E. Santana's road woes may trip up possible deal

Al Notebook

September 10, 2006|By Compiled from interviews and other newspapers' reports.

He's considered one of the best young pitchers in the American League.

And he's a primary target for the Orioles if they were to trade shortstop Miguel Tejada.

But there's a disconcerting trend surrounding Ervin Santana, the Los Angeles Angels' 23-year-old right-hander, in his first 51 major league starts.

Santana, who was offered to the Orioles in July along with shortstop prospect Erick Aybar for Tejada, has pitched terribly on the road.

Last season, Santana, who won 12 games overall, was 9-3 with a 3.18 ERA in 14 starts at Angel Stadium and 3-5 with a 7.43 ERA in nine starts away from it. This year, he's 9-2 with a 3.17 ERA in 15 starts at home and 5-5 with a 6.39 ERA in 14 road outings. Opponents are hitting .224 against him in Anaheim and .271 on the road.

"There's no explanation for it. I can't put a finger on it," Angels pitching coach Bud Black said. "I wish I could explain it. I can't. I just want him to let it go. I don't want him to think about it. We all feel he's going to pitch well every time out, whether he's home or on the road."

Santana said he does nothing differently away from home. In fact, in his last road start in Detroit, he said he felt "unhittable" warming up in the bullpen, but then gave up five runs in four innings when it counted.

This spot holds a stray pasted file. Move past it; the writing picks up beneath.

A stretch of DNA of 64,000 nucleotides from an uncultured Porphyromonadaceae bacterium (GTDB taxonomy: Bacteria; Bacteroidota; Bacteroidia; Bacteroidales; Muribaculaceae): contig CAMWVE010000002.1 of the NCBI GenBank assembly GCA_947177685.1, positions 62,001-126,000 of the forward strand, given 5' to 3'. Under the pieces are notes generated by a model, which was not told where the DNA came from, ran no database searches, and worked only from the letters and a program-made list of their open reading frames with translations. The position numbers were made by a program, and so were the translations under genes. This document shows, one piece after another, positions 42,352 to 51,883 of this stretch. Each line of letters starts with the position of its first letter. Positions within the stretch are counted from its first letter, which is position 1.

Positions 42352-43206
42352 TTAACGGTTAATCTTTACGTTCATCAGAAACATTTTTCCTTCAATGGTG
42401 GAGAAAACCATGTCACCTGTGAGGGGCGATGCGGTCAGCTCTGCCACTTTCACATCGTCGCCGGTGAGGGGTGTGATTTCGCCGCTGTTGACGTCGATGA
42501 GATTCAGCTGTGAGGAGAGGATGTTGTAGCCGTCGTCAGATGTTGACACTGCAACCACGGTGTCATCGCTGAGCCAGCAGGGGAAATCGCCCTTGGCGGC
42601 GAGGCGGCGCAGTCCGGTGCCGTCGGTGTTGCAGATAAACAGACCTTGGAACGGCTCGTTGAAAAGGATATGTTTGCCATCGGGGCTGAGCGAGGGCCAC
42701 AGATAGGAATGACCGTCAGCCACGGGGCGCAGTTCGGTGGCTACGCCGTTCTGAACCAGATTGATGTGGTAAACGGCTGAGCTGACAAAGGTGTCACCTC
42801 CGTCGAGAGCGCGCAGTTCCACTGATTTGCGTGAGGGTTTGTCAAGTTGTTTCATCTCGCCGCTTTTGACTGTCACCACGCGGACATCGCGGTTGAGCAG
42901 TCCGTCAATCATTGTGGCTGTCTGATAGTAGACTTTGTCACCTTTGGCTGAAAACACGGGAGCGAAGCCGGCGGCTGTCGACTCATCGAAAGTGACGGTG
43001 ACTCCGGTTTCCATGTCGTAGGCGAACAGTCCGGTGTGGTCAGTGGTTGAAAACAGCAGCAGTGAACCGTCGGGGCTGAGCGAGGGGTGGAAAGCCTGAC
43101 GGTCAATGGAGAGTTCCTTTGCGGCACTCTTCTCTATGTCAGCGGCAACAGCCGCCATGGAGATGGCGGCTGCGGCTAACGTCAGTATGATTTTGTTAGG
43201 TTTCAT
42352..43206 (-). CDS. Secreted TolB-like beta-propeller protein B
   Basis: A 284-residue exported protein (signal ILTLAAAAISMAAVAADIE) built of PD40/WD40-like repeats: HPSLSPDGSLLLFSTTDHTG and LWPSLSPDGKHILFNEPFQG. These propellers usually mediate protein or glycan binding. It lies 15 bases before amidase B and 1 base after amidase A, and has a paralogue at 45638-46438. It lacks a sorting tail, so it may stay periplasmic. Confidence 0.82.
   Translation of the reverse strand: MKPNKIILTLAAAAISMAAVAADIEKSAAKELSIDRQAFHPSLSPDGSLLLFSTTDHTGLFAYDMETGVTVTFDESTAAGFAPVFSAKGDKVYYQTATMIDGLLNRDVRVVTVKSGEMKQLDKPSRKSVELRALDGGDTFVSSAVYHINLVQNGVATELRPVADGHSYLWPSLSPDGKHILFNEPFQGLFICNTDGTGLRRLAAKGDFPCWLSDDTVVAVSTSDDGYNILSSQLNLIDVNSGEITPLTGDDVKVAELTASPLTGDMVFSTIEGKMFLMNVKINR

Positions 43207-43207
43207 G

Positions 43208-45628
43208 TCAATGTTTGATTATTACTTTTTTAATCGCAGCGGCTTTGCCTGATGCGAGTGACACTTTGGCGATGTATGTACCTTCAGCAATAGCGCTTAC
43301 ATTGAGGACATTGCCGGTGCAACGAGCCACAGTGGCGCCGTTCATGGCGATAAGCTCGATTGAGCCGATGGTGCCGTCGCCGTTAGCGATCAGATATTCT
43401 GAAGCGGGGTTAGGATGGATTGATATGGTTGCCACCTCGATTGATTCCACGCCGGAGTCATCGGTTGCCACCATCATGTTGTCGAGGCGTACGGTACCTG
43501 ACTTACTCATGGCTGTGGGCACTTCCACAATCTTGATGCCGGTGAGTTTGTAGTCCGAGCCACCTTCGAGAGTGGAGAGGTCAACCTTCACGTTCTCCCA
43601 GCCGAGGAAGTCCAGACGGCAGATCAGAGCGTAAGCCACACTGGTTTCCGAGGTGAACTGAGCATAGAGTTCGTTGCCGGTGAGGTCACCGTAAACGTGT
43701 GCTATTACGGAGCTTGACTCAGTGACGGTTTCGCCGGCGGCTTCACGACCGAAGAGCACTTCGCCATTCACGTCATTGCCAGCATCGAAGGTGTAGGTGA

"I just pitch. I don't know how to explain it," Santana said. "I don't worry about it, I don't think about it, and I don't care about it."

But do the Orioles, who play in a more offensive-friendly ballpark than the Angels, worry how Santana will pitch outside Anaheim? We'll see this offseason.

A different Hermanson

Chicago White Sox reliever Dustin Hermanson made his season debut last week after being sidelined for nearly a year with lower back trouble. The former closer's velocity is down to the high 80s from the mid-90s, but he said he's using different arm angles and his fastball now has more movement. He'll be used only an inning at a time but he gives the White Sox a rested veteran arm for the stretch run.

One more game

Cleveland Indians rookie Jeremy Sowers will make one more start, Tuesday against the Kansas City Royals, and then be shut down for the year. In just his second pro season, the 2005 first-rounder has pitched more than 180 innings between Triple-A Buffalo and the Indians, compiling a record of 16-4.

Sweet company

Minnesota Twins left-hander Johan Santana is not only going for the American League pitching Triple Crown (wins, strikeouts and lowest qualifying ERA), but he is also two-thirds of an inning behind Toronto Blue Jays right-hander Roy Halladay for most innings pitched heading into today's starts. According to Elias Sports Bureau, the last time a pitcher led the league in all four categories in a season was the Los Angeles Dodgers' Sandy Koufax in 1966.

Quick hits

Internet betting site Pinnacle- Sports.com has installed New York Yankees shortstop Derek Jeter as the favorite to win the AL Most Valuable Player Award at 3-2 odds, slightly ahead of the Boston Red Sox's David Ortiz (2-1). ... Remember when there was concern about the Texas Rangers' Mark Teixeira's lack of power in early July? He has led the AL in homers (18 going into Friday) since the All-Star break. ... Dmitri Young, cut last week by the Detroit Tigers, is only 32 and can still hit. But his weight is up again and he's difficult, something the Tigers tired of during a pennant race. He'll be a free agent this winter.

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